This is nothing groundbreaking, but Dropbox has updated its security Terms of Service to say that if the government asks, they will have to decrpyt user’s files and turn them over.
That’s standard practice for any online storage service from Gmail to Amazon, and shouldn’t affect the average user unless they’re doing something wrong.
The updated passage reads:
It’s always important to read a site’s Terms of Service before signing on, and take care what you store on sites like Dropbox. Any files that violate copyright couldbe removed.
Again, this won’t affect most users, so don’t sweat it. If you want to read Drobox’s full Terms of Service, click here.
UPDATE: Like we said, this is nothing to worry about, but Dropbox reached out to us with a statement to clarify the change in its Terms of Service:
In our help article we state that Dropbox employees aren’t able to access user files. This is not an intentionally misleading statement — it is enforced by technical access controls on our backend storage infrastructure as well as strict policy prohibitions. The contents of a file will never be accessed by a Dropbox employee without the user’s permission. We can see, however, why people may have misinterpreted “Dropbox employees aren’t able to access user files” as a statement about how Dropbox uses encryption, so we will change this article to use the clearer “Dropbox employees are prohibited from accessing user files.”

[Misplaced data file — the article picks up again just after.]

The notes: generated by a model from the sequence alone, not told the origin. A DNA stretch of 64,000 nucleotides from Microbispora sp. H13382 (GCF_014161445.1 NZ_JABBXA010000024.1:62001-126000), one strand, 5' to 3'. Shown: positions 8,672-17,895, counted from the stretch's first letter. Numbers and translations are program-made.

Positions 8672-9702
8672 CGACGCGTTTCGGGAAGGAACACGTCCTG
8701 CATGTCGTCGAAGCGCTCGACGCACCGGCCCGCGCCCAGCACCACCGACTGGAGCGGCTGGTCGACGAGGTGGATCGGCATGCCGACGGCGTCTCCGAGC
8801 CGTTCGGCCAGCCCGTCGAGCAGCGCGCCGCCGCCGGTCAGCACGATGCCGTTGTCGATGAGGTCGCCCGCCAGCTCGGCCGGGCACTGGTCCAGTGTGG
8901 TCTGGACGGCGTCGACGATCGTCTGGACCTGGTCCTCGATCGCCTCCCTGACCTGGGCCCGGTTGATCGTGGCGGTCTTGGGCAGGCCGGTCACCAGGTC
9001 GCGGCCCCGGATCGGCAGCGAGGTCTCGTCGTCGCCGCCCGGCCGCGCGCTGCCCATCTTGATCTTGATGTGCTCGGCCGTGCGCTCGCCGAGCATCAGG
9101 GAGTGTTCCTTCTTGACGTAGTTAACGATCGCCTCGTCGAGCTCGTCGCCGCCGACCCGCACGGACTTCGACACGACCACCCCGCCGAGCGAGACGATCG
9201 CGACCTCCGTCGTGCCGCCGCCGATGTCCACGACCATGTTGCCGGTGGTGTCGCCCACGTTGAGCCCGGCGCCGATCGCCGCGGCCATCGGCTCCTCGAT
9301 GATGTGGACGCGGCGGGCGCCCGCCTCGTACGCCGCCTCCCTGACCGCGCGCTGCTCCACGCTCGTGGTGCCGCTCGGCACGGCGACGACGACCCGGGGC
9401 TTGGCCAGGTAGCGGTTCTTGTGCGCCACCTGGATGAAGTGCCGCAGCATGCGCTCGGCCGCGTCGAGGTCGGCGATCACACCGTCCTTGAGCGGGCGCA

Regarding our Terms of Service:
Like all U.S. companies, Dropbox must follow U.S. law. Our Terms of Service have always stated that Dropbox must comply with law enforcement officials, but as the popularity of Dropbox has grown rapidly, we’ve gotten an increasing number of questions from users about how we do this. The TOS update was merely a clarification for users, not a policy update — we will fight vigorously for user privacy. It is also worth noting that all companies that store user data (Google, Amazon, etc.) are not above the law and must comply with court orders and have similar statements in their respective terms of service.
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